Worksite Safety – Power Tools
Accidents involving portable power tools happen all the time. You’ve all heard of cases where a chip flew off a drill and hit someone’s eye or of someone getting a shock because a tool had a faulty ground. And then there’s the person who lost a finger because the guard on the circular saw did not return. In one recent year, there were more than 800 OSHA citations for violations of power tools standards (both general industry and construction), with penalties totaling well over half a million dollars. There are more than 100,000 hospital emergency room visits each year in the United States due to power tools accidents.
In California alone, power tool injuries cause more than 1,500 injuries each year that result in lost workdays.
In some ways, portable power tool accidents are more serious than those associated with stationary machines because:
Portable power tools are difficult to guard completely.
They’re mobile, so they run a greater risk of coming in contact with the user’s body.
They are easily dropped and damaged, so there’s a risk of them being used when faulty.
- The power source (electrical, hydraulic, etc.) comes in close contact with the operator.
If you’ve ever actually witnessed a power tool injury, you don’t forget it. Knowing how to work safely with power tools – saws, drills, sanders, grinders, etc. – is an extremely serious topic, because injuries from power tool accidents can be severe and permanent.
According to the Power Tool Institute, a trade group, there are three main reasons most such injuries happen:
Loss of concentration – operators can stop paying attention to their work if they repeat the same actions with a power tool over and over again;
Unexpected events – a kickback or other sudden problem with a fast-moving power tool can be very dangerous, especially if the operator does not have the experience to expect the unexpected; or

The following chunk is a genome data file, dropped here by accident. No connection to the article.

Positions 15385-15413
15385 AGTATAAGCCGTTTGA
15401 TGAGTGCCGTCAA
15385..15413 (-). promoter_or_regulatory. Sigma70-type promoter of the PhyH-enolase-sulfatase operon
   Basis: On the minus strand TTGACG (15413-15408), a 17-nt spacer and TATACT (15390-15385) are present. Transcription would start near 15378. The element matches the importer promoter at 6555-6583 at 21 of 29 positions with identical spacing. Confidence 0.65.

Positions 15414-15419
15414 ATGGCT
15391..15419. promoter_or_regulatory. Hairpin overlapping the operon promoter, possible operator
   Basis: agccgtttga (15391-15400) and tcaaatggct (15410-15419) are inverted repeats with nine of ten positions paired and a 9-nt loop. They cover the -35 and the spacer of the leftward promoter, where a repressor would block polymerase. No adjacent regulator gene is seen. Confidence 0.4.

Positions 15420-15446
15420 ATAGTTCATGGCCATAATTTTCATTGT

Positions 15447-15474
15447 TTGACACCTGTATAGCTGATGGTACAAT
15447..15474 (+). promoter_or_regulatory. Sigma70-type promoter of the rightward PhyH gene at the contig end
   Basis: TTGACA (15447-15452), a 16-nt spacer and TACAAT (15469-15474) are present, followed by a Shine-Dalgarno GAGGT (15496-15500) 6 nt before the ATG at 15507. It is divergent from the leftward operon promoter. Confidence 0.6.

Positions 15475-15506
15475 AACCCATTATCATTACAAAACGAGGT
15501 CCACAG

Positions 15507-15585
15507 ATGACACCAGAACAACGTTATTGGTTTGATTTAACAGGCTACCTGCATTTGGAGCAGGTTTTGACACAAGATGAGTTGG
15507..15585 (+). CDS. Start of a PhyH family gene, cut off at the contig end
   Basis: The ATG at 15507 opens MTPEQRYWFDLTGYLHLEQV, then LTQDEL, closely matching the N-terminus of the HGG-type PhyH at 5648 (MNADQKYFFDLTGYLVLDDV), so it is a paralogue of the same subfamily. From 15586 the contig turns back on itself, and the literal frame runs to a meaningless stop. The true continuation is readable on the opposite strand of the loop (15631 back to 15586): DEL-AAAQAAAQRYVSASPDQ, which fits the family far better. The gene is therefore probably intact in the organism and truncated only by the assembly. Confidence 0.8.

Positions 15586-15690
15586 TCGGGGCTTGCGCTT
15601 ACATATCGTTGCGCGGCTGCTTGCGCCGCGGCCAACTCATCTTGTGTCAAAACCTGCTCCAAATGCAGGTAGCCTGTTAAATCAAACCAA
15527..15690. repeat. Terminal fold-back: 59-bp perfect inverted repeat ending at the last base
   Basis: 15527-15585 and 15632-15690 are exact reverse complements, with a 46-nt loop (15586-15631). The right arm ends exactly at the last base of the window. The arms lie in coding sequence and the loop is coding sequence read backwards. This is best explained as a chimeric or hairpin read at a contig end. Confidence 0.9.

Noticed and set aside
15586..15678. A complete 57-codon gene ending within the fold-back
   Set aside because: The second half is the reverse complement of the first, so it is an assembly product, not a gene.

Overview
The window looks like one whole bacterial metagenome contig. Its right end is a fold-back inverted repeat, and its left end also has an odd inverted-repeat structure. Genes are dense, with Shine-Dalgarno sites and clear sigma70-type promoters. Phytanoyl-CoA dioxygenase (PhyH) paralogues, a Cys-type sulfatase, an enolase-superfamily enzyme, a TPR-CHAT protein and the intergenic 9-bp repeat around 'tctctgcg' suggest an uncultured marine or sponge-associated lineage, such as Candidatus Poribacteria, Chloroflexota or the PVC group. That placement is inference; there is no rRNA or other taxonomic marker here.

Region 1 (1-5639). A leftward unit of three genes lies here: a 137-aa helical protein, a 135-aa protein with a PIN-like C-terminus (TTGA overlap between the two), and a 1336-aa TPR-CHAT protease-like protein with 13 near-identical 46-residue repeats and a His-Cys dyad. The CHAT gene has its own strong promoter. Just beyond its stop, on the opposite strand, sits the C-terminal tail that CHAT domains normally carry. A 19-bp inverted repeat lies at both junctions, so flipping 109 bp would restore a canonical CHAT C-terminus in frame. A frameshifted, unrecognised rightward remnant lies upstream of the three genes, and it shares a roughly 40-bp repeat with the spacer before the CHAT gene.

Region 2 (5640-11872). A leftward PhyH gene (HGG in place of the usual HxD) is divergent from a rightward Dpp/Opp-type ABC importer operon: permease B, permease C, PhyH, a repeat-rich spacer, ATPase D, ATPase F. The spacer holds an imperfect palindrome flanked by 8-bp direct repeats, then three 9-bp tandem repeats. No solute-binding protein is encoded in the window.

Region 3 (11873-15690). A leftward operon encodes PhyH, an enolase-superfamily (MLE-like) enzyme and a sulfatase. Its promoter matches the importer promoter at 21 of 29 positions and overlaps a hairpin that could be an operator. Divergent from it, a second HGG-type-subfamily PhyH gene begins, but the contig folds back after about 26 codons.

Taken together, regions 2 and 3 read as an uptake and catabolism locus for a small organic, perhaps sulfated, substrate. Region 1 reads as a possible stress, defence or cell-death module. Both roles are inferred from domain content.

- Inexperience and overconfidence – it’s a hazardous combination if the operator doesn’t know the importance of being careful at all times when using a power tool.
Portable power tools safe work procedures:
Use tools and extension cords with a 3-wire plug for grounding. If the tool only has two prongs, make sure the label on the tool specifies “double insulated.” If the tool has neither, don’t use it.
- Check the tool and cord before each use to ensure safe conditions.
a. Should you find a defect, such as missing parts or guards, cracked frame, damaged cord insulation or plug, you should turn the defective tool in to your supervisor for repair by a qualified electrician or replacement.
b. If the tool will be left in the work place for a period of time, attach a “Do Not Use” tag to the cord.
When making adjustments (such as changing blades or bits) or repairs to power tools, ALWAYS disconnect the power first.
When using power tools in a wet or damp area, use a ground fault circuit interrupter (GFCI) and elevate the cords out of the water.
GFCIs should be placed on the end of the extension cord at the outlet, so that the extension cord as well as you are monitored and protected.
Also, be aware of standing in puddles of water when using the equipment.
When elevating extension cords to avoid wet conditions, do not use wire that will cut into the insulation or lay across sharp edges. Rope, twine, or padding is less abrasive.
Do not run extension cords through windows or doors that could accidentally be closed on the cord, pinching the insulation and resulting in damage or shock.
a. Do not place cords in walkways or traffic areas where they can cause tripping hazards and possibly be damaged.
When unplugging tools and cords, remove by pulling the plug, not by pulling the cord, which can cause damage to the cord, plug, and outlet.
When using temporary lights, make sure the guard or reflector is in place to prevent accidental contact with the bulb.
a. Do not suspend by the cord unless it is designed and approved for such use.
Electricity is an unseen killer; it gives no warning. But electrical shock can be avoided by using tools in good condition and common sense.
Don’t be a fool! Inspect your…electrical tools!!
Download flyer: SMOTW_451_Worksite_Safety_Power_Tools.pdf (115.71 kb)
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